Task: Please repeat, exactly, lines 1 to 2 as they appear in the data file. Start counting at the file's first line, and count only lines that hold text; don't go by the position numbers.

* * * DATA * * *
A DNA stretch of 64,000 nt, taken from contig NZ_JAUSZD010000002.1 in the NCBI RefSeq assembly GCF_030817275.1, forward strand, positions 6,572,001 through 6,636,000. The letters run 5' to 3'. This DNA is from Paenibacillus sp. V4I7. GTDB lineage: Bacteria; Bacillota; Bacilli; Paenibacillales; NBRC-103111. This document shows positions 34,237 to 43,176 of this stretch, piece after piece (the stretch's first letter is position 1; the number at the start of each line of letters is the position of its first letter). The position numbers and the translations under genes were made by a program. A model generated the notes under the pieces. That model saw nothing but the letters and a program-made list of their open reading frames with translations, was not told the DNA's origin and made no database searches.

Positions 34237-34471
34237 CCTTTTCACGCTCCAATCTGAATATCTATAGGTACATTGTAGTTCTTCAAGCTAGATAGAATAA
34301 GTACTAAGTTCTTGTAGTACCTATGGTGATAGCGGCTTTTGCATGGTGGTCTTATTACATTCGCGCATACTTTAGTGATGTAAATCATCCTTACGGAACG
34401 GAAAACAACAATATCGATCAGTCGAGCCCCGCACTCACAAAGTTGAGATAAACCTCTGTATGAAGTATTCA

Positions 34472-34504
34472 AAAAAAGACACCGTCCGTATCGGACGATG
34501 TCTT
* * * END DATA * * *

A DNA stretch of 64,000 nt, taken from contig NZ_JAUSZD010000002.1 in the NCBI RefSeq assembly GCF_030817275.1, forward strand, positions 6,572,001 through 6,636,000. The letters run 5' to 3'. This DNA is from Paenibacillus sp. V4I7. GTDB lineage: Bacteria; Bacillota; Bacilli; Paenibacillales; NBRC-103111. This document shows positions 34,237 to 43,176 of this stretch, piece after piece (the stretch's first letter is position 1; the number at the start of each line of letters is the position of its first letter). The position numbers and the translations under genes were made by a program. A model generated the notes under the pieces. That model saw nothing but the letters and a program-made list of their open reading frames with translations, was not told the DNA's origin and made no database searches.

Positions 34237-34471